When I was a teen, Frisky would sit at the bottom of the stairs that led to my bedroom to tell me when my date was over. My dates would laugh, but her word was law. (The ones I liked who came back were worthy of my time.) As her muzzle grayed and her steps slowed, I would carry her up the stairs and settle her on the bed. She grew blind, deaf, and arthritic, but remained loyal and loving: when she recognized the vibration of my footsteps, she would come out from under the side table in the den and greet me every day of her 15 years. One day, even that was too painful. She died in my arms at the vet's office. She shaped my understanding of animals, and I am grateful to this day for her love and patience. How anyone could think an animal, a dog, was equipment is beyond comprehension, and I grieve with every soldier whose animal companion remains in the field of battle without them.

I love animals, and well-placed animal characters are a great addition to any story. I prefer they be well-treated, but as long as the story ends up well, I can forgive perilous storylines (as with A Man Called Ove). Non-fiction is perilous, but I will do my best. My reading companions alert me about how they think I'll respond to an animal storyline, and often encourage me to read books I might otherwise eschew (like Water for Elephants). I will try to extend the same kindness and awareness to my fellow readers — and I hope you will, too.

Wednesday, June 5, 2019

Summer Reading Club Book: A Ghost of a Tale

Do you want to ramp up your summer reading? Join your fellow book-clubbers in reading a fascinating book selected by Intrepid Reader Karen.

Karen has discovered a phantastic book titled The Ghost Studies: New Perspectives on the Origin of Paranormal Experiences by Brandon Massullo.

The Ghost Studies, according to Google, provides scientific explanations for paranormal occurrences, including:

  • New and exciting scientific theories that explain apparitions, hauntings, and communications from the dead
  • The latest research on the role of energy and electricity in hauntings
  • The role that emotions, bioenergetics, and the environment play in supernatural phenomena
  • New research into why some individuals are more prone to ghostly encounters


I am as skeptical as the next person, but I have had some inexplicable experiences that make me wonder what else there is in heaven and earth, and I'm willing to find out what Mr. Massullo has to say on the subject.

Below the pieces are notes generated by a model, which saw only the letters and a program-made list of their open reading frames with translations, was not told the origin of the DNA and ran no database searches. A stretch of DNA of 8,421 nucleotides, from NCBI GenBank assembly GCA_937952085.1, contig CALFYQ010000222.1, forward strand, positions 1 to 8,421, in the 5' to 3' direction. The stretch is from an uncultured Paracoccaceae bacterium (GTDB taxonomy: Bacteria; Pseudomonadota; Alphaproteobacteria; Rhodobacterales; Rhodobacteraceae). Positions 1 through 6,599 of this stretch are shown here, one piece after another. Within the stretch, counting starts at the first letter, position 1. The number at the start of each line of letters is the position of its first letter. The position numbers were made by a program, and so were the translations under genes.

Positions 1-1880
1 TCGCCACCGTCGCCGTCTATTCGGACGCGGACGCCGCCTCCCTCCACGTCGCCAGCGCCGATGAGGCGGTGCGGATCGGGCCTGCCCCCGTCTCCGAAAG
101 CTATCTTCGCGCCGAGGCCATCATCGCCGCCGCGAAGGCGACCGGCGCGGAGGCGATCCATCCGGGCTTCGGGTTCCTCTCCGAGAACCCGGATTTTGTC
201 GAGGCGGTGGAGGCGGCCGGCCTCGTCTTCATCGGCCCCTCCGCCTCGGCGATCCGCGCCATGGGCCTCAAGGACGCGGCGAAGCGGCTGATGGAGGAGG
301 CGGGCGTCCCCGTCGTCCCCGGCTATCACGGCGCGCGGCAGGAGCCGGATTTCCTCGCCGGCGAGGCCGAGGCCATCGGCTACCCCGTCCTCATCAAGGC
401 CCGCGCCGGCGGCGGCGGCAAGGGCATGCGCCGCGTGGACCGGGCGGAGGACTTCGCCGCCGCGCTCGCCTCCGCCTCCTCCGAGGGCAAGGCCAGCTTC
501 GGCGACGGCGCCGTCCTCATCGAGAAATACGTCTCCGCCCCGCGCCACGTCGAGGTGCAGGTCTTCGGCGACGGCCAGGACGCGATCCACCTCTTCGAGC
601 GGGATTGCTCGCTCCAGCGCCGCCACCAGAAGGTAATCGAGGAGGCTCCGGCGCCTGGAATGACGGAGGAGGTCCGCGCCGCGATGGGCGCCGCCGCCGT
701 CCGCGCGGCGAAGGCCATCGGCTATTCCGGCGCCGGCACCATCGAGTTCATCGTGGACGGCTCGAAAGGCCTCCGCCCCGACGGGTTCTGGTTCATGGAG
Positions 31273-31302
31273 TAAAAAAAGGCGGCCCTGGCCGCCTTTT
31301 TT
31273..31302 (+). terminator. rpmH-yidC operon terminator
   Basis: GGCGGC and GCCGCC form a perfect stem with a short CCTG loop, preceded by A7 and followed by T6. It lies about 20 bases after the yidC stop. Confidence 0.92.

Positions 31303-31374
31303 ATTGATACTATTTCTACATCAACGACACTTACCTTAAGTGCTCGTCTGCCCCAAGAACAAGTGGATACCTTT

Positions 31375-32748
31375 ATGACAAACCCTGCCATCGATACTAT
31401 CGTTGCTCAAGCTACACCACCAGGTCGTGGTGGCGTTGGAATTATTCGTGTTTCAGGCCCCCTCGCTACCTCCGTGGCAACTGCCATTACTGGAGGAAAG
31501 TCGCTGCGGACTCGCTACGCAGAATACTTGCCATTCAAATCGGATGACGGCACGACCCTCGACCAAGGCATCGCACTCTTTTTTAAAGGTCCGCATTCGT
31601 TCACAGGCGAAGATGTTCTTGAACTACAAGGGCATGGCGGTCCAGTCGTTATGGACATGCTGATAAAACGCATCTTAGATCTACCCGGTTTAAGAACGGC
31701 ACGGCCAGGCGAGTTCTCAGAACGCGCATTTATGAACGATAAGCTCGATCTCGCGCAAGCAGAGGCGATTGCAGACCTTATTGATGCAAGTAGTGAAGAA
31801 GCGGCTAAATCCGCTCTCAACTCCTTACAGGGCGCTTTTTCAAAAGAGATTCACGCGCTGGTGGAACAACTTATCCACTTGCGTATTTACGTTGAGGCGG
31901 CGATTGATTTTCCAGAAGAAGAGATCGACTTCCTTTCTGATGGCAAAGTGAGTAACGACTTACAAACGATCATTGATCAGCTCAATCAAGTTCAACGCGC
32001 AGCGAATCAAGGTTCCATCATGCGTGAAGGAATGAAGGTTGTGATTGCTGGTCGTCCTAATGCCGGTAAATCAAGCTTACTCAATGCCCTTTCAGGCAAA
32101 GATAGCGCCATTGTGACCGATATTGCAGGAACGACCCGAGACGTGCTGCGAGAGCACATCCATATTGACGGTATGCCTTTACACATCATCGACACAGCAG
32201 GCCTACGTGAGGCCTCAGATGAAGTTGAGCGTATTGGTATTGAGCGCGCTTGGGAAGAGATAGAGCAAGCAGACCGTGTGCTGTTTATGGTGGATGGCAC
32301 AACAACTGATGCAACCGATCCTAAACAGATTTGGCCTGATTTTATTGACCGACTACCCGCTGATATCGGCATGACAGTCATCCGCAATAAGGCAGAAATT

Readers, let's begin discussing the tome on September 2.

Oh, and start planning for our Autumn Read: The Iliad, a new translation by Caroline Alexander.

What books would you like to read together? Offer some suggestions in the comments below, or email me and I'll share your ideas with the rest of the group!

Sunday, June 2, 2019

Review: The Lemoncholy Life of Annie Aster

So, the Polar Book Club book took me a little longer to read than I anticipated — but I have finished The Lemoncholy Life of Annie Aster by Scott Wilbanks.

Intrepid Reader Karen suggested the book for our Polar Book Club because it sounded amazing: a young woman in San Francisco wakes up one day to discover a 19th century Kansas wheat field in her backyard, along with a letterbox that contains a letter addressed to her — from the year 1890.

The wheat field appears soon after Annie takes delivery of an old red wooden door purchased from a local antique shop. After a little digging, she discovers the door was once owned by the magician David Abbott, who was killed only days before it was sold at auction more than a century before. Her new "neighbor" Elsbeth dated her letter only days before the magician's murder. Can the crime be prevented and a life saved?

From the beginning, I wasn't sure what to make of the characters: Annie, a recently orphaned, terminally ill woman who speaks, dresses, and acts like a 19th century woman; Christian, her contemporary who survived a terrible accident and lives with the horror every moment of every day; Elsbeth, a widowed, retired schoolteacher who doesn't suffer fools and is all-business about everything in life; and Edmond, a gardener and friend of Christian's who is the key to this mystery — or is he?

Throw in David, an other-worldly magician doing the impossible with an ordinary-looking door; the good-natured but wary street urchin Cap'n who leads a perfectly oiled team of hungry, homeless kids; and truly evil, remorseless henchmen — and you have the motley crew who make up the story.

The book's characters seemed to embrace the outlandish premise too quickly. What would a time traveler need to do to convince you of their story? Would you travel across the country at the drop of a hat upon request and receipt of a pre-dated news article? What would you do for a virtual stranger: risk your life, your health, your future — or your present?

The book started a little slow for my taste, then began throwing in one bizarre vision, connection, and coincidence after another. In the end, it amounted to one too many coincidences, misjudged pop culture references, an implausibly violent scene in a rather soft-edged story, and an improbable ending that tidied up every conceivable loose end. However, I'd still consider it a three-star read: it is good time travel, and it presents an interesting premise, and a pretty intense ride full of surprises and familiar themes.

Polar Book Clubbers — and other readers of the book — what did you think?